- Satin: Least reflective. Satin paint isn’t totally matte and does reflect some light. Most light gets absorbed into it, however.
- Semi-Gloss: Moderately reflective. Semi-gloss is lustrous but not shiny. It’s smoother than satin but not quite as slick as gloss, and so it will reflect a medium amount of light.
- Gloss: Most reflective. High-gloss paint will shine the most out of all of these. Gloss paint shines so much that it will change color depending on how much light is on it.
The first thing you probably did when you decided to paint your house was set a budget. If you are factoring the price into what kind of paint finish you get, you’ll be happy to know that there isn’t much difference between them. You can get most paint finishes for as little as $30 per gallon.
That said, some specialty high-gloss paints will cost a little more than others. Here’s a chart comparing the average cost of all three finishes:
Here’s how these three paint finishes compare in terms of durability:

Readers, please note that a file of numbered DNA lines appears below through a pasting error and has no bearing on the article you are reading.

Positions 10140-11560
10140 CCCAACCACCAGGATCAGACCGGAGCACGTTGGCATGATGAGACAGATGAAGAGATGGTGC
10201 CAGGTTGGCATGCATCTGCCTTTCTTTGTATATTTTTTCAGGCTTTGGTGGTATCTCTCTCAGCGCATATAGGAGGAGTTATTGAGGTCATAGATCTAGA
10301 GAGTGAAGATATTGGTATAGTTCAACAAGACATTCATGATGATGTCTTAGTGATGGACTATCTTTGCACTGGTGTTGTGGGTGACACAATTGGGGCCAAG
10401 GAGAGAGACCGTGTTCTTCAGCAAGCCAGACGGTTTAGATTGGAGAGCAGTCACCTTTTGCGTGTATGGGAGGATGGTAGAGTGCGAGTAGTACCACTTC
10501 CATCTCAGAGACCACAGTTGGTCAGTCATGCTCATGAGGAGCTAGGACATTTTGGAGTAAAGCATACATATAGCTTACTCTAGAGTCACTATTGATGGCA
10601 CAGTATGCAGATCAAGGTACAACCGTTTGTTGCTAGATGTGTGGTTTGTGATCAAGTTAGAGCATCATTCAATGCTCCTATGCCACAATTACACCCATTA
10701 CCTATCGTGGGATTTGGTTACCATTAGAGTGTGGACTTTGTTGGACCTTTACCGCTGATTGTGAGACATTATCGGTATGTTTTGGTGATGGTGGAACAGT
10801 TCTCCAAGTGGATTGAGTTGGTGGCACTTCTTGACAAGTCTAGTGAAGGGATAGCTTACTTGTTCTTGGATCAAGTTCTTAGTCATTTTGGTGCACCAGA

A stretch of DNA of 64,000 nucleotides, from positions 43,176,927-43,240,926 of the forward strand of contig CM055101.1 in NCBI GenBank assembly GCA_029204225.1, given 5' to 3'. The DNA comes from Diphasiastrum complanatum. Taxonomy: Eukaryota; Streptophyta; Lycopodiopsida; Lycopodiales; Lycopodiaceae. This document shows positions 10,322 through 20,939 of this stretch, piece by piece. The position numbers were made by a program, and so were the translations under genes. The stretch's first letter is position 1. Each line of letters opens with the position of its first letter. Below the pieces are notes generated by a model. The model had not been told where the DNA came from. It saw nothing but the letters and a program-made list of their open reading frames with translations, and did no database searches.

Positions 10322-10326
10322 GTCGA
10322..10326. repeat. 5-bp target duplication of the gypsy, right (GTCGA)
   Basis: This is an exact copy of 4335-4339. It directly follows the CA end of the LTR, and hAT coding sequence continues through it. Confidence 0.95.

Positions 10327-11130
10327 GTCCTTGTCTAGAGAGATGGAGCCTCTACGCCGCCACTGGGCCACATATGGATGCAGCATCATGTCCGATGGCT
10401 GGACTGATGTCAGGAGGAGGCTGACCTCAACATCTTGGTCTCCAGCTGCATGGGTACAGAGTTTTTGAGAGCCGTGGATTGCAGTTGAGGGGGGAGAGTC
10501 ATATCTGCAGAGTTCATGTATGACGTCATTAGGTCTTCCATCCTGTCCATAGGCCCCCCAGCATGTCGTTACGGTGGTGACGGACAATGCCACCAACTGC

- Satin: Least durable. Satin paint won’t scuff up quite as much as, say, eggshell finish, but it doesn’t take much to leave a mark on satin paint.
- Semi-gloss: Moderately durable. The reason semi-gloss paint is great for kids’ bedrooms and playrooms is that it’s sturdier than satin paint without being too shiny.
- Gloss: Most durable. For weather- and wear-proof paint, semi-gloss will do the job. There’s a reason why high-gloss paint is used in gyms and outdoor spaces.
The shinier your paint is, the harder it will be.
Where is Best to Use Satin, Semi Gloss and Gloss?
Satin finishes are best indoors and are usually used in bedrooms, and dining and living areas. Semi-gloss paint should be saved for kitchens, bathrooms, and kids’ play areas. In contrast, gloss paint works best on finishes, such as door frames, kitchen cabinets, and window shutters.